This isn’t your typical company blog. We aren’t here to just tell you about all the great things we are doing or push the latest press release. Our goal is to provide you with current benefit news, educational material, and hopefully some fun stuff to read.
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Research shows that Americans spent more than $750 upfront for prescription medications in 2012. A survey of both insured and uninsured individuals who regularly took prescription medications showed that the average person spent more than $1,200 out of pocket in the span of one year. After analyzing the results of their study, researchers agreed that the best way for people to save money today is to shop around. Their team of secret shoppers contacted over 200 different pharmacies in the United States to inquire about prices for monthly...read more
Recent research shows that only 40 percent of workers in the United States would highly recommend their employers’ workplaces as good locations for employment. In addition to this, the study showed that those who did recommend their employers were more likely to be satisfied with the workplace benefits offered to them. The study also found that 60 percent of workers who recommended their places of employment said that benefits were important reasons why they continued working for the same employers. More than 50 percent of...read more
U.S. Citizenship and Immigration Services released a revised version of the I-9 form for general use. Every employer must complete a Form I-9 when they hire new employees. Some recent improvements to the form include a reformatted structure to minimize errors, clearer instructions and new fields. Some of the new fields include spaces for email addresses and employees’ foreign passport information. With the new and improved instructions, employees and employers will be able to better understand exactly what information should be...read more
Fake health plans are appearing more often. The people behind these scams are taking advantage of millions of Americans who do not have and cannot afford regular health insurance. When these bogus plan creators refuse to compensate for the procedures they are supposed to cover, policyholders end up paying for both their medical bills and needless premiums for fake coverage. There are many criminals exploiting the confusion about health care reform. In some cases, people selling these plans are saying they work for the government. Many...read more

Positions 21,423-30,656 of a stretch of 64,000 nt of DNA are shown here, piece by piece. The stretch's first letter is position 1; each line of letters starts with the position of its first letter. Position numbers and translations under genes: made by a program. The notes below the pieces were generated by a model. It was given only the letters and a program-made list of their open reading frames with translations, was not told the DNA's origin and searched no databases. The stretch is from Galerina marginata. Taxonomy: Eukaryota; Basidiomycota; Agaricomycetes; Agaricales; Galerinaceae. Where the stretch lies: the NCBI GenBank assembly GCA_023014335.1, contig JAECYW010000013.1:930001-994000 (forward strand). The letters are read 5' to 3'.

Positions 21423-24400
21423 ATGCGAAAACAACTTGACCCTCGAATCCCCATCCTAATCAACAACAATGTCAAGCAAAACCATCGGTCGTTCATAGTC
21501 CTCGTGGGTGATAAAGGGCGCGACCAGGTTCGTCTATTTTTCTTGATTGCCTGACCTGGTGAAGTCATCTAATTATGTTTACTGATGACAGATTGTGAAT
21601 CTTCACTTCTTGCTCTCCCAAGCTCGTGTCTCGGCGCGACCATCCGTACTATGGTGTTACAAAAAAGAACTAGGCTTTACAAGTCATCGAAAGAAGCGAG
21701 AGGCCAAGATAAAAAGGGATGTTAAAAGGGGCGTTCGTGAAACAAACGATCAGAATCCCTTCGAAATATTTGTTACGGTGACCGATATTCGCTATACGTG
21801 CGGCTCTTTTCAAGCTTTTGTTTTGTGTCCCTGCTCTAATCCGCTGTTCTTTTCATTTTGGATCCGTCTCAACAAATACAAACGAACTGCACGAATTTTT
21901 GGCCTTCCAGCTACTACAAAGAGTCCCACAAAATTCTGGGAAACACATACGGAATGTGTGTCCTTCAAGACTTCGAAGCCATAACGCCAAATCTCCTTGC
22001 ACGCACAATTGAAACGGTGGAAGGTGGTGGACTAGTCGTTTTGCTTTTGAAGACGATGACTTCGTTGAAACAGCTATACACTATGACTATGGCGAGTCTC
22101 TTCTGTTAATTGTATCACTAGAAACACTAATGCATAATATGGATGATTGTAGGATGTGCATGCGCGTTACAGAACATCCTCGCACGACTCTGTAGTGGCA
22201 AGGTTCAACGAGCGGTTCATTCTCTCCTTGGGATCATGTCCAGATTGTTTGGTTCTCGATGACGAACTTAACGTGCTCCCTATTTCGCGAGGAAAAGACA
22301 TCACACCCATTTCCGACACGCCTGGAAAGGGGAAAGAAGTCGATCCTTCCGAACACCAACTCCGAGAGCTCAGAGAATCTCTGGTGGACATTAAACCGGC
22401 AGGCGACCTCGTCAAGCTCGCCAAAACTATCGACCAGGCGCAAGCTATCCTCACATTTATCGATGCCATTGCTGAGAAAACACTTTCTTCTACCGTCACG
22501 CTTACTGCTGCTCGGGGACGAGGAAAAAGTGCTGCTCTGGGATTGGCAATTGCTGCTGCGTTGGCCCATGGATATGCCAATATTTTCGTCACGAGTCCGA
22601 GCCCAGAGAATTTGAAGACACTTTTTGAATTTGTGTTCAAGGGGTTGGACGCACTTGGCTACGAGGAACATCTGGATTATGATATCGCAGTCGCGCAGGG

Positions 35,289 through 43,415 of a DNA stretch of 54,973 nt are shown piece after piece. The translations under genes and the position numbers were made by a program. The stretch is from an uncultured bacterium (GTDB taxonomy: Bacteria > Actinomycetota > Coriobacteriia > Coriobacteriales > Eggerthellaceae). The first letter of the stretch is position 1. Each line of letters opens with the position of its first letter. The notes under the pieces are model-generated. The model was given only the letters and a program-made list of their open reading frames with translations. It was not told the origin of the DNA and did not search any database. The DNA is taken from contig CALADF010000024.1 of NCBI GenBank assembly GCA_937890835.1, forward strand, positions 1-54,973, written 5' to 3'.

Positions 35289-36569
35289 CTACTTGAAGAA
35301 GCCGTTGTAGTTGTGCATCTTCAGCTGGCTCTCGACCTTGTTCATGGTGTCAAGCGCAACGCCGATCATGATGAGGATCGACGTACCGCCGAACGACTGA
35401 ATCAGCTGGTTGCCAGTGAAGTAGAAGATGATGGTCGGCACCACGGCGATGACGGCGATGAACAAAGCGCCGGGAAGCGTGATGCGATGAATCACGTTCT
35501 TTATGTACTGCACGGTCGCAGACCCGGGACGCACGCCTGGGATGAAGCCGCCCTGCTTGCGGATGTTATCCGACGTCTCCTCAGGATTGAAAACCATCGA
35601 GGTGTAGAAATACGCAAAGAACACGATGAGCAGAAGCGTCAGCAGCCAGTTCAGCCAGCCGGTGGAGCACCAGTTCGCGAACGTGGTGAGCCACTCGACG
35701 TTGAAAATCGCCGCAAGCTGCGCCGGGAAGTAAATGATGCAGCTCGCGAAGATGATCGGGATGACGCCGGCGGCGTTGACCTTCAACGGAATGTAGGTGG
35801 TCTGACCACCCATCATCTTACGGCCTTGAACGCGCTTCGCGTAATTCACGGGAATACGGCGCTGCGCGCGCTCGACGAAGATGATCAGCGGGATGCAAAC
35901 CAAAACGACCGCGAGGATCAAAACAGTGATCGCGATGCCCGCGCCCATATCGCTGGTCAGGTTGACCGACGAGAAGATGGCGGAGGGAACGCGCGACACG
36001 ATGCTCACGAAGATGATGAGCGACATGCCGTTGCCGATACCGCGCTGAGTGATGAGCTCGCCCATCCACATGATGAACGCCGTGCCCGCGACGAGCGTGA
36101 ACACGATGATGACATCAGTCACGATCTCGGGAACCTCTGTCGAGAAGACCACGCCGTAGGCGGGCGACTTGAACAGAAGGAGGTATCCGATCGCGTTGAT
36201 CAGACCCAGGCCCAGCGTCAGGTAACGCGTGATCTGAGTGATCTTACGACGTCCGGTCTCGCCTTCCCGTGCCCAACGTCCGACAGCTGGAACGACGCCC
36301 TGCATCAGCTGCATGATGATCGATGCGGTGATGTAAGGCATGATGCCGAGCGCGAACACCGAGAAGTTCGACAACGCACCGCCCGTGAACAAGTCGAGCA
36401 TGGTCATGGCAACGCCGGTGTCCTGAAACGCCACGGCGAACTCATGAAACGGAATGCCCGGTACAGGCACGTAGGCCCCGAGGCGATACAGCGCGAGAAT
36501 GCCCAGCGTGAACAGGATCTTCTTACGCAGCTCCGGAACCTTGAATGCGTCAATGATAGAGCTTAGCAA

The HHS ruled to establish the future of insurance issuer standards and health insurance exchanges for actuarial value and essential health benefits under the PPACA. The final rule creates a plan for when federal facilitated exchanges should accredit qualified health plans. When the PPACA goes into full effect, insurance plans that were not grandfathered into the small and individual market must provide coverage of services or benefits in 10 categories. They must also show the scope of benefits a typical employer plan covers. Qualified...read more
In 1996, Congress passed the Health Insurance Portability and Accountability Act, which is commonly referred to as HIPAA. This act outlines who has lawful access to a person’s health records. Under the act, a person has a guaranteed provision to his or her own health information. However, it does set limits on the release and use of medical data. It also outlines several privacy standards for healthcare professionals. Every person has the right to know how his or her digital data is stored and used. Before they share or release any...read more
The dust has finally settled – for the moment. And Congress has stabilized the estate tax situation, which has been in a state of uncertainty since the so-called “Bush Tax Cuts” formally expired in 2010. The deal is this: The worst-case scenario in which all estates north of $1 million would have been hit with a confiscatory 55 percent tax on the excess was averted. That’s great news for anyone with a good sized home, a small business or family farm and/or a decent-sized retirement fund. Instead, lawmakers came...read more
As there was no last-minute agreement between Congress and the White House to postpone federal budget cuts scheduled to take effect March 1, the ax now falls. Unless a bipartisan effort somehow undoes them, assorted federal government agencies will have their budgets reduced by $85 billion between now and October 1, as the initial step in a planned $1.2 trillion deficit trimming over the next ten years. (The belt-tightening could have been more severe: without January’s fiscal cliff deal, it would have been $109...read more
Slightly more than half (54%) of Americans received some form of dental insurance coverage in 2002, according to a recent report from the National Association of Dental Plans (NADP). Cost increases for 2002 and 2003 once again outpaced inflation. Expect this trend to continue as dental costs are projected to rise another 5% in 2004, according to HR consulting firm Towers Perrin. In an effort to control costs, employers have continued to shift away from traditional indemnity and HMO dental plans as they search for more affordable ways...read more
With the advent of the year 2013, the Medicare funding system is affected by two major pieces of legislation: The Patient Protection and the Affordable Care Act, part of which took effect as of January 1; and the Taxpayer Relief Act of 2012, which was passed on January 2nd, 2013. This was the tax deal that Congress struck to avoid the so-called ‘fiscal cliff’ – at least temporarily. The two laws mean a number of changes to Medicare – none of them good from the taxpayers’ perspective The major changes are as...read more